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If I read a book I can see with my inner eye (or ear) see the plot developing. With a random string of letters, with random spacings, this isn't the case. Then why contains the former less information than the latter?

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  • $\begingroup$ Related: physics.stackexchange.com/q/263197/44126 $\endgroup$ – rob Jan 26 '17 at 8:55
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    $\begingroup$ Mathematically, you have to look at the distribution of all possible books (entropy is a function defined on statistical distributions, not statistical samples). Physically/practically, try compressing it in a .zip file! A written word text document will be compressed a lot. The random character file will barely be compressed at all. Hence the latter has more information, in the sense that it takes more bits to represent. $\endgroup$ – user12029 Jan 26 '17 at 8:57
  • $\begingroup$ Google "Kolmogorov complexity" (or "algorithmic complexity", and note that G.Chaitin has written lots about this) for much additional info along the lines described here. And note that @NeuroFuzzy seems to have, very logically, misread your question which explicitly asks why the non-random string contains more info. And actually, you're wrong, the random string contains more, like everybody said. But the combination (maybe tensor product) of the string's info with info already in your mind is what counts here. And the non-random string, acting as "input", generates much more "output". $\endgroup$ – John Forkosh Jan 26 '17 at 10:37
  • $\begingroup$ 1. Your title is the exact opposite of the question in the body: "[...]less information in a written book" vs "[...]the former [book] more information than the letter [random string]". Please fix this. 2. How is this a physics question? It appears purely information-theoretic in nature, with no direct physical connection. 3. You need to carefully distinguish between the colloquial meaning of "information" and the technical meaning of information given by measures like Shannon entropy or Kolmogorov complexity. Please give the definition of "information" you are using here. $\endgroup$ – ACuriousMind Jan 26 '17 at 14:15
  • $\begingroup$ @ACuriousMind Hmm ... understanding that entropy is a feature of the (possibly constrained) ensemble of possible microstates representing a macrostate rather than of the specific microstate in front of you at this moment is as important in statistical physics as in information theory. Admittedly the OP hadn't framed in that fashion, but if I was to answer this question it is the approach I would take. $\endgroup$ – dmckee Jan 26 '17 at 17:50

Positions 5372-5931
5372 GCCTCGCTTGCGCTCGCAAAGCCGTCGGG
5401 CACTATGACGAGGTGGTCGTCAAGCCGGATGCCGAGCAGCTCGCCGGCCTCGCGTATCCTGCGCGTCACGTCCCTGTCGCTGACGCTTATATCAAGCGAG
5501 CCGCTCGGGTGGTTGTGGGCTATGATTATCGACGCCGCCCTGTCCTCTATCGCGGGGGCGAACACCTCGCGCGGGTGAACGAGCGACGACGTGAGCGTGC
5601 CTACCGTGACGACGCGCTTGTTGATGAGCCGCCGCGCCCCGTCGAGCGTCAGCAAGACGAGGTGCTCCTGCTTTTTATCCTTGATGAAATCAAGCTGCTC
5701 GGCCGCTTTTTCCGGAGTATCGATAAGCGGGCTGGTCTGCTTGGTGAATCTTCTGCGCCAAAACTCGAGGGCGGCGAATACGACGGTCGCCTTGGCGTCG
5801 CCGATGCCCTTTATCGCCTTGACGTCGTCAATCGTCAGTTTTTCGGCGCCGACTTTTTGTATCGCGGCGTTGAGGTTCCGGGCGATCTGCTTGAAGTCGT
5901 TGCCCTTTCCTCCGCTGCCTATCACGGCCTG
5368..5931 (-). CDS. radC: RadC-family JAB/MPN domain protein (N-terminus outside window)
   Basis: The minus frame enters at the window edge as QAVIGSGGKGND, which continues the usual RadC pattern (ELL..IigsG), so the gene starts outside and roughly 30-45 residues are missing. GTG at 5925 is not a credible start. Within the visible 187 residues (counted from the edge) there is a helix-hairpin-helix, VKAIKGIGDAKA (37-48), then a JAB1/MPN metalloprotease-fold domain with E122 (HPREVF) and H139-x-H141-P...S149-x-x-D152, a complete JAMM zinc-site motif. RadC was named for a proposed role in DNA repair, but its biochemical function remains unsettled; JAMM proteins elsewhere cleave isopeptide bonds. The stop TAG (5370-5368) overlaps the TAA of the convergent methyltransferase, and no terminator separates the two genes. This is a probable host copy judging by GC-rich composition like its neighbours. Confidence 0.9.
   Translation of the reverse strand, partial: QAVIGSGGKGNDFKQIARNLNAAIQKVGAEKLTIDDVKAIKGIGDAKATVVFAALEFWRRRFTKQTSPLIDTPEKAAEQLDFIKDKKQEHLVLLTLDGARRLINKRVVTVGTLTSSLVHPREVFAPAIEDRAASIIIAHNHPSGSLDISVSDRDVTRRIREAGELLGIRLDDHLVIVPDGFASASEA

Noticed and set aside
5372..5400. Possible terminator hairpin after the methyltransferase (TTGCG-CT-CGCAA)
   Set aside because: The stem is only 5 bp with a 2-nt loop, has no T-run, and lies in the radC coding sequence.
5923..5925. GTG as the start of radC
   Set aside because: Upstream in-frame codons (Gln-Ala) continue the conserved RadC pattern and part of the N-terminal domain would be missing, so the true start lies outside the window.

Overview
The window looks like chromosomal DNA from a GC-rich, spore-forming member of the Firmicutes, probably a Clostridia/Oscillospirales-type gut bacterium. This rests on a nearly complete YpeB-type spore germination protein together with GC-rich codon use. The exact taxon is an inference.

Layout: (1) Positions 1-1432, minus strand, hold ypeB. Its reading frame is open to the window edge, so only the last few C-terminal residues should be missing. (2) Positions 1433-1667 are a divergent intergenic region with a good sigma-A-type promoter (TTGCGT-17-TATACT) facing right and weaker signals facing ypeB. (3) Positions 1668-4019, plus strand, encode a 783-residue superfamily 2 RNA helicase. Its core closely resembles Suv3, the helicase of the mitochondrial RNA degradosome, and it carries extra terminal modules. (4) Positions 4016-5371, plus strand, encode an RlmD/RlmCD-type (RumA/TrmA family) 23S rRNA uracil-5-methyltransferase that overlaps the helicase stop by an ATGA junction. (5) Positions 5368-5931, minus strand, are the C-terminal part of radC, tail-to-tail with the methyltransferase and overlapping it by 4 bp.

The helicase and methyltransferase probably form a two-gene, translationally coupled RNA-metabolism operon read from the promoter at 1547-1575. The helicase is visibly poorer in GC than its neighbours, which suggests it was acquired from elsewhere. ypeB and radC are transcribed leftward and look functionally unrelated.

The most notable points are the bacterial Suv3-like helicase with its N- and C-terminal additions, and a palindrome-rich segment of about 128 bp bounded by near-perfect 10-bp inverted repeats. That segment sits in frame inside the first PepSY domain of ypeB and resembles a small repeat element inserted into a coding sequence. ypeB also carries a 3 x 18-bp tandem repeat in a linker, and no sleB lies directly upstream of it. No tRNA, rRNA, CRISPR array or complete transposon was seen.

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I ran out of room before completing my comment above, which I cut-and-pasted below, and then continued below that...

Google "Kolmogorov complexity" (or "algorithmic complexity", and note that G.Chaitin has written lots about this) for much additional info along the lines described here. And note that @NeuroFuzzy seems to have, very logically, misread your question which explicitly asks why the non-random string contains more info. And actually, you're wrong, the random string contains more, like everybody said. But the combination (maybe tensor product) of the string's info with info already in your mind is what counts here. And the non-random string, acting as "input", generates much more "output"

...to continue, the preceding input$\to$output analogy is a bit too simplistic, which is why I need more words here. A more accurate analogy is between a Turing machine state and a "brain state". An input string, random or non-random, that you read, takes your brain word-by-word from some initial state to some final state. Reading random words/strings doesn't take your brain much of anywhere, semantically speaking. That is, the "meaning" of your final brain state contains no more information than your initial state. On the other hand, a non-random string takes your brain to a final state with additional semantic meaning.

"Meaning" seems vague, but is actually mathematically precise in Domain Theory, where Denotational Semantics provides what's called a semantic function from syntax (our random or non-random strings) to semantics. And domain elements are characterized by a poset-like ordering that measures information content. But you'd pretty much need a textbook's worth of discussion for a reasonably complete picture. If interested, maybe try https://en.wikipedia.org/wiki/Denotational_semantics for a start.

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Firstly, the concept of information vs. noise boils down to the concept of known coding vs. unknown (or useless) coding of information. So-called 'noise' is just information that we don't know the coding for, don't care, or both--like information on the particular configuration of the groups of particles (temperature) comprising a transmission line. Normally we'd call that 'noise'. Whether a given piece of 'noise' information is even theoretically decodable (has a meaning that can be resolved, whether we want to know it or not), is the subject of another conversation.